My serious listening (actually virtually all listening other when sampling tracks online to assess new music) is almost invariably whole albums, the music I like mostly not making sense and less immersive any other way - and it is impossible to get tired of listening*, often listening for 6 or 8 hours or more in a session when set up for serious listening. More casual times in non-optimum setup I might just play one album, or just as long - maybe all playing is serious listening!
*Sometimes I hear people say they get tired of listening after a while - which makes me think poor person, something seriously wrong with their system (or the music they play!).
Is jumpimg around the room, waving arms and making shapes serious listening? I do this a lot. What about pulling faces whilst listening?
Where’s the line between serious enjoyment, and serious listening?
I suppose its about relfection (not acoustic) and how far reflection through music takes one. In my case the answer is usually a question.
Immersion for me: subdued lighting with no distractions. Eyes closed for an hour whilst I lay back and become one with the music.
Agree with some other views,lights off,no distractions and listen to whole albums,probably only get to do this twice a week.
Most of my serious listening is towards the end of the evening. I have to sort out quite a few domestic issues like tidying up after dinner etc. The thought of doing that after a concentrated listening session is a distraction in itself. In other words, clear the mind.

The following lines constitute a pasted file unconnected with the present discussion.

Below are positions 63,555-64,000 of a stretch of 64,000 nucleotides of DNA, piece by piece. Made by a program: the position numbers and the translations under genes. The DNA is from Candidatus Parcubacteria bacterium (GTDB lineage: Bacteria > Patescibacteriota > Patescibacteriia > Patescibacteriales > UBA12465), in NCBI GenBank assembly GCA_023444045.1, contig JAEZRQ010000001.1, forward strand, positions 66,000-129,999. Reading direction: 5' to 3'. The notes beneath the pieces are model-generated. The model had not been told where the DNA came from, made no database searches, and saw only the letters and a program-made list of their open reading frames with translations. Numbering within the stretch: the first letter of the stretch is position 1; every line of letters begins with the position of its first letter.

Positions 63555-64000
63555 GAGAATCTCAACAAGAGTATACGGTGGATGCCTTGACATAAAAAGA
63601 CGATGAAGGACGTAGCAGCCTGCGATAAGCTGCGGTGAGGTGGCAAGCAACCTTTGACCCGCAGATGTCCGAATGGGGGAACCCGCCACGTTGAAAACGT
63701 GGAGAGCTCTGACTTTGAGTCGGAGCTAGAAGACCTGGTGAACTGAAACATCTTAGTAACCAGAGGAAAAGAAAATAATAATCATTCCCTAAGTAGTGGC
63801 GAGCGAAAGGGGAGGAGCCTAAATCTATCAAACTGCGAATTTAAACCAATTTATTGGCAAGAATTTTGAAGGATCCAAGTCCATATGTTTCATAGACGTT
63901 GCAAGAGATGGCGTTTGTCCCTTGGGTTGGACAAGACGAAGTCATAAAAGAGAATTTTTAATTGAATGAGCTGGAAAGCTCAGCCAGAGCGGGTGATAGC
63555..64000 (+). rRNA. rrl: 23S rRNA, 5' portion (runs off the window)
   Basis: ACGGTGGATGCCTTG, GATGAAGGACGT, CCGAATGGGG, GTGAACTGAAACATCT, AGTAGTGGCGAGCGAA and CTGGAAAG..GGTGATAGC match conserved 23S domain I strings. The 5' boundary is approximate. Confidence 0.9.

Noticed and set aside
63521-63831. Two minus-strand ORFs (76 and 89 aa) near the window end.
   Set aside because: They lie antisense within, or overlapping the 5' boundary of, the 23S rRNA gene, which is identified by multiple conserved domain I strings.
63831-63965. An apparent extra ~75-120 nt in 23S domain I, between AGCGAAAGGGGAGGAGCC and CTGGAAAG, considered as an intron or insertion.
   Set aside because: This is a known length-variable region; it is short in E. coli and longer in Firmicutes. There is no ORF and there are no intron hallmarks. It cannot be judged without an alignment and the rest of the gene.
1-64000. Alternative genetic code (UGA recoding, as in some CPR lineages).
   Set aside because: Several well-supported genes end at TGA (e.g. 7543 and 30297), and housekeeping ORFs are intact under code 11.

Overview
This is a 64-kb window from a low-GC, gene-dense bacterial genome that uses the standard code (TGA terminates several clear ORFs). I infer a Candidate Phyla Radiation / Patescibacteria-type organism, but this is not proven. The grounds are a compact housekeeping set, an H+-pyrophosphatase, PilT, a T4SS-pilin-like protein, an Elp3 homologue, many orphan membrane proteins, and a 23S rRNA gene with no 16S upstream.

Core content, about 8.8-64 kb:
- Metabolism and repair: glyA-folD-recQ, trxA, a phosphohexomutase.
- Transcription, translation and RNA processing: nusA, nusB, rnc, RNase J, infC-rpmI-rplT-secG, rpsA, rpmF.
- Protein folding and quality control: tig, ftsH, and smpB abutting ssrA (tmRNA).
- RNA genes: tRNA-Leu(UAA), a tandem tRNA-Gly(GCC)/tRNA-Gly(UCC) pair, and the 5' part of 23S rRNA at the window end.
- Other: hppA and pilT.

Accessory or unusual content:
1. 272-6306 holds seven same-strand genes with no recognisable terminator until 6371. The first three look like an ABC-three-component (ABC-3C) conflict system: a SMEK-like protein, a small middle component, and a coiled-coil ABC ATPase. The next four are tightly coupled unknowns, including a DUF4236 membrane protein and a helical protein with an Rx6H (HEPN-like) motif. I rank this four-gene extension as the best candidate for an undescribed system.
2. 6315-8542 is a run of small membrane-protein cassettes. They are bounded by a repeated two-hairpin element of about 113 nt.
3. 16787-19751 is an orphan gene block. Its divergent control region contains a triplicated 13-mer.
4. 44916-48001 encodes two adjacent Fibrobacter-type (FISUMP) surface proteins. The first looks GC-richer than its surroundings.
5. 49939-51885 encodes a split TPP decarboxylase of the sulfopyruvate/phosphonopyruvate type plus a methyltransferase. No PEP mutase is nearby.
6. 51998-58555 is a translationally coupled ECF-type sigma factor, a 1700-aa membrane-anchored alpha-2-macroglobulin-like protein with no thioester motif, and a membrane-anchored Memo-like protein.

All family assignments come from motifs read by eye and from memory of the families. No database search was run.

Then as its approaching bedtime tiredness sets in. Then I wish I had more enegy to listen further. The last thing you want is your precious pick-up cartridge spinning in the run out groove by the dead wax as you doze away for 90 minites! CD safer if your enegy is flagging.
This raises the issue of playing a “favourite” piece one day and being suitably moved and then the next time it can leave you cold.
Funny how music can be this way. Or is that just me?
Yes, so true.
What a piece of music does to you, or says to you, or what emotion the music might trigger in you, as a tone poem, as a flow of resonances, as a kind of mute story that speaks in sounds depends on what you’ve been doing and thinking, and trying not to think about, and what you’re expecting to have to do and what you’re hoping for, and more.
And those elements change every day, and adjust every hour.
So, as the inverted commas you put around the word favorite suggest, Paul Bley’s ‘Not One, Not Two’ might do it one evening, but the next day you might need Mozart’s Requiem - and the next day - nothing.
That’s the good thing about muaic. There is so much out there, even more so these days. You don’t need a massive LP/CD collection to enjoy it.
I just stick on StationToStation that usually focuses the mind.
For me serious listening =
Lights off, beer in glass, with a copy of e.g. Who’s Next*, with the volume set at an appropriately (loud) level.
*I estimate I’ve got 15/20 albums which enable such a visceral experience. Eva Cassidy, Nightbird and Dave Brubeck Quartet at Carnegie Hall are 2 others.
Thankfully, my dwelling is detached but this doesn’t stop my neighbours knowing when I’m in this mode.
…and I have fallen asleep with Who’s Next playing very loud